The scrum is a means of restarting play after a stoppage which has been caused by a minor infringement of the Laws (for example, a forward pass or knock-on) or the ball becoming unplayable in a ruck or maul. The scrum serves to concentrate all the forwards and the scrum-halves in one place on the field, providing the opportunity for the backs to mount an attack using the space created elsewhere.
In 15-a-side rugby there are eight players in the scrum on each team and in rugby sevens each side has three. The ball is thrown into the middle of the tunnel between the two front rows, at which point the two hookers can compete for the ball, attempting to hook the ball back in the direction of their team-mates. The team who throws the ball into the scrum usually retains possession, because the hooker and scrum-half can synchronise their actions.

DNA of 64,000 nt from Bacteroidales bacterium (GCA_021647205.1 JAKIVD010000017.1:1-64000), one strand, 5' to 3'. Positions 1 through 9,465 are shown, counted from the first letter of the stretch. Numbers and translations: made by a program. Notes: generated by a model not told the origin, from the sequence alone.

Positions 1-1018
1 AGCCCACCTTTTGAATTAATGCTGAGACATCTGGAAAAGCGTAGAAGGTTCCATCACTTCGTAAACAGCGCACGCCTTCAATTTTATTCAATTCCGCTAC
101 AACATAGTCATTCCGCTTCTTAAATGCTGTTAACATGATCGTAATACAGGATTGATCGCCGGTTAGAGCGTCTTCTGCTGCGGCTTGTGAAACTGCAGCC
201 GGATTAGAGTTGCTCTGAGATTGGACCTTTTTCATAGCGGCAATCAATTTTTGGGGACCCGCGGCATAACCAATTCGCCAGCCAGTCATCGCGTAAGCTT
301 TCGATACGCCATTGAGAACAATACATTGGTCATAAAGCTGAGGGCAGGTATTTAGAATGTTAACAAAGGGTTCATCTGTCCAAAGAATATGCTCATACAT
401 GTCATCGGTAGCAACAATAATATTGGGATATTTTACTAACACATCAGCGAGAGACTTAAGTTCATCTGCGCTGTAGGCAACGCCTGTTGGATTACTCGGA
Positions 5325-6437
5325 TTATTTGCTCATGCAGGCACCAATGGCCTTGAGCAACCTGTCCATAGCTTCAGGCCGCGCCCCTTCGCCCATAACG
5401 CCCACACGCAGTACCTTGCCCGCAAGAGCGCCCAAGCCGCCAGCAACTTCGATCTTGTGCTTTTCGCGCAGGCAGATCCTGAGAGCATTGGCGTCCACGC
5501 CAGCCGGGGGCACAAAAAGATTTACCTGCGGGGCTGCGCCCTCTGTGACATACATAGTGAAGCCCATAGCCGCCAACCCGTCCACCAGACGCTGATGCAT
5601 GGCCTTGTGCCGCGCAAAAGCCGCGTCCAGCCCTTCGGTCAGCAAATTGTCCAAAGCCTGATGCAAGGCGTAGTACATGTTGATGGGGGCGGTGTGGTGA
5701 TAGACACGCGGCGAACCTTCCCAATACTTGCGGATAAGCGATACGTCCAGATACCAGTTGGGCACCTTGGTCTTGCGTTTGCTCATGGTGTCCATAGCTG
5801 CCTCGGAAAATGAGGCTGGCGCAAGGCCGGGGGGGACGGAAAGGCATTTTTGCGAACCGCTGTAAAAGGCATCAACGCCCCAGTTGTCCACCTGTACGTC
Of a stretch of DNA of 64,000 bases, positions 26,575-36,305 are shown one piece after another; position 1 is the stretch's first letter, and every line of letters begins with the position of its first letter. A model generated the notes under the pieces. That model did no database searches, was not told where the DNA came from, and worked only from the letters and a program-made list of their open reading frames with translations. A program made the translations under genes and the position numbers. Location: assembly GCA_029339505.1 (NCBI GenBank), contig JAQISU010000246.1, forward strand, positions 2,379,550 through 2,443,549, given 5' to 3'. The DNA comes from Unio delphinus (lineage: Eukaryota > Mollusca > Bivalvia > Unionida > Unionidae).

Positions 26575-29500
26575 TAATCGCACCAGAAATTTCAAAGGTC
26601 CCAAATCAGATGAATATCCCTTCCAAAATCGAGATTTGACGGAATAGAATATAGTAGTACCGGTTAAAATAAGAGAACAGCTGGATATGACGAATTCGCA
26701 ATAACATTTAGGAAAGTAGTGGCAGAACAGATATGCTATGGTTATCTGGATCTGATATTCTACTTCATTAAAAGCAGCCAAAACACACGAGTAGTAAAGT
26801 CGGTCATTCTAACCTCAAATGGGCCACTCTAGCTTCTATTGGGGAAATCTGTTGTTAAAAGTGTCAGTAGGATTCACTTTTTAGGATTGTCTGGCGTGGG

Once possession has been secured, a team can keep the ball on the ground and in the scrum and attempt to drive the opposition down field. Alternatively, they can bring the ball to the hindmost foot of the scrum, where the ball is then passed into the backline and open play resumes again.
The key player at the scrum is the scrum-half.
This player throws the ball into the scrum, moves to the hindmost foot of the scrum, and is usually the player who picks the ball up and passes out to the fly-half who then distributes the ball to the backline.
As soon as the scrum-half picks the ball up, the opposition may contest for the ball and attempt to tackle whichever player is in possession.